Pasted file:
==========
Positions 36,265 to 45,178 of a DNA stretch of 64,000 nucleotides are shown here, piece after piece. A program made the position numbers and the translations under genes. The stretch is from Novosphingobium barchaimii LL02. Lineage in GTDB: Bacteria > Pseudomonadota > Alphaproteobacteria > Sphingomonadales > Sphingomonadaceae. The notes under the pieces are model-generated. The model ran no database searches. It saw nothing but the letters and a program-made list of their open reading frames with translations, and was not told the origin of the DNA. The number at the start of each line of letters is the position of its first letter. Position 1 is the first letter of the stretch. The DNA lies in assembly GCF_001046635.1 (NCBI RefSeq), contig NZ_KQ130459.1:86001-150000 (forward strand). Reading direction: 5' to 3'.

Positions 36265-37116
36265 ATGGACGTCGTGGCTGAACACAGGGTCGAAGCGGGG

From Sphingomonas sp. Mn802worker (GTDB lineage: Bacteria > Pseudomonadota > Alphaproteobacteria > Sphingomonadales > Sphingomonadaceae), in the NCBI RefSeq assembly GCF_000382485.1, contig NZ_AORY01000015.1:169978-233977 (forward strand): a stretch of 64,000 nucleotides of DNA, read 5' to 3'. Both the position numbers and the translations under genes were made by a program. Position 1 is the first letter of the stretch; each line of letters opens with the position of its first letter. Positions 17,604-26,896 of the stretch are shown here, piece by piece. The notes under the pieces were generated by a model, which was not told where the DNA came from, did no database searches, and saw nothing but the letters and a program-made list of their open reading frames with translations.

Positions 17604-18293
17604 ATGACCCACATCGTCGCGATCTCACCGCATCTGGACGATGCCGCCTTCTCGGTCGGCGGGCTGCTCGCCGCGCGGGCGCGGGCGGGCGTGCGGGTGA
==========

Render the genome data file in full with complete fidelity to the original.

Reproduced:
Positions 36,265 to 45,178 of a DNA stretch of 64,000 nucleotides are shown here, piece after piece. A program made the position numbers and the translations under genes. The stretch is from Novosphingobium barchaimii LL02. Lineage in GTDB: Bacteria > Pseudomonadota > Alphaproteobacteria > Sphingomonadales > Sphingomonadaceae. The notes under the pieces are model-generated. The model ran no database searches. It saw nothing but the letters and a program-made list of their open reading frames with translations, and was not told the origin of the DNA. The number at the start of each line of letters is the position of its first letter. Position 1 is the first letter of the stretch. The DNA lies in assembly GCF_001046635.1 (NCBI RefSeq), contig NZ_KQ130459.1:86001-150000 (forward strand). Reading direction: 5' to 3'.

Positions 36265-37116
36265 ATGGACGTCGTGGCTGAACACAGGGTCGAAGCGGGG

From Sphingomonas sp. Mn802worker (GTDB lineage: Bacteria > Pseudomonadota > Alphaproteobacteria > Sphingomonadales > Sphingomonadaceae), in the NCBI RefSeq assembly GCF_000382485.1, contig NZ_AORY01000015.1:169978-233977 (forward strand): a stretch of 64,000 nucleotides of DNA, read 5' to 3'. Both the position numbers and the translations under genes were made by a program. Position 1 is the first letter of the stretch; each line of letters opens with the position of its first letter. Positions 17,604-26,896 of the stretch are shown here, piece by piece. The notes under the pieces were generated by a model, which was not told where the DNA came from, did no database searches, and saw nothing but the letters and a program-made list of their open reading frames with translations.

Positions 17604-18293
17604 ATGACCCACATCGTCGCGATCTCACCGCATCTGGACGATGCCGCCTTCTCGGTCGGCGGGCTGCTCGCCGCGCGGGCGCGGGCGGGCGTGCGGGTGA